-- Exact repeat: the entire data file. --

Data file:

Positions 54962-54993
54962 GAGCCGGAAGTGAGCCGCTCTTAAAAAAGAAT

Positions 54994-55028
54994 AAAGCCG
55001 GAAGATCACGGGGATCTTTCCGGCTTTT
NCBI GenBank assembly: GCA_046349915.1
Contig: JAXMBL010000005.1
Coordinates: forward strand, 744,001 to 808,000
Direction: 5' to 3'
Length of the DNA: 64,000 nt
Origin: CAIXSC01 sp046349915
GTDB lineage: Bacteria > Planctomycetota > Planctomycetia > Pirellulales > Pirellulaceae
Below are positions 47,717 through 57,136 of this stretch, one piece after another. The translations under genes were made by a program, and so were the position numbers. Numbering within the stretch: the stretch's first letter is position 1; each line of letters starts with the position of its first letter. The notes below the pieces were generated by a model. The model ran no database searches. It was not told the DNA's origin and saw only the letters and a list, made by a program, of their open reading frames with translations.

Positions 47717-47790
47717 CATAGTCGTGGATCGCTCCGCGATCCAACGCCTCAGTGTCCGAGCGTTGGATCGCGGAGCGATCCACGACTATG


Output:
Positions 54962-54993
54962 GAGCCGGAAGTGAGCCGCTCTTAAAAAAGAAT

Positions 54994-55028
54994 AAAGCCG
55001 GAAGATCACGGGGATCTTTCCGGCTTTT
NCBI GenBank assembly: GCA_046349915.1
Contig: JAXMBL010000005.1
Coordinates: forward strand, 744,001 to 808,000
Direction: 5' to 3'
Length of the DNA: 64,000 nt
Origin: CAIXSC01 sp046349915
GTDB lineage: Bacteria > Planctomycetota > Planctomycetia > Pirellulales > Pirellulaceae
Below are positions 47,717 through 57,136 of this stretch, one piece after another. The translations under genes were made by a program, and so were the position numbers. Numbering within the stretch: the stretch's first letter is position 1; each line of letters starts with the position of its first letter. The notes below the pieces were generated by a model. The model ran no database searches. It was not told the DNA's origin and saw only the letters and a list, made by a program, of their open reading frames with translations.

Positions 47717-47790
47717 CATAGTCGTGGATCGCTCCGCGATCCAACGCCTCAGTGTCCGAGCGTTGGATCGCGGAGCGATCCACGACTATG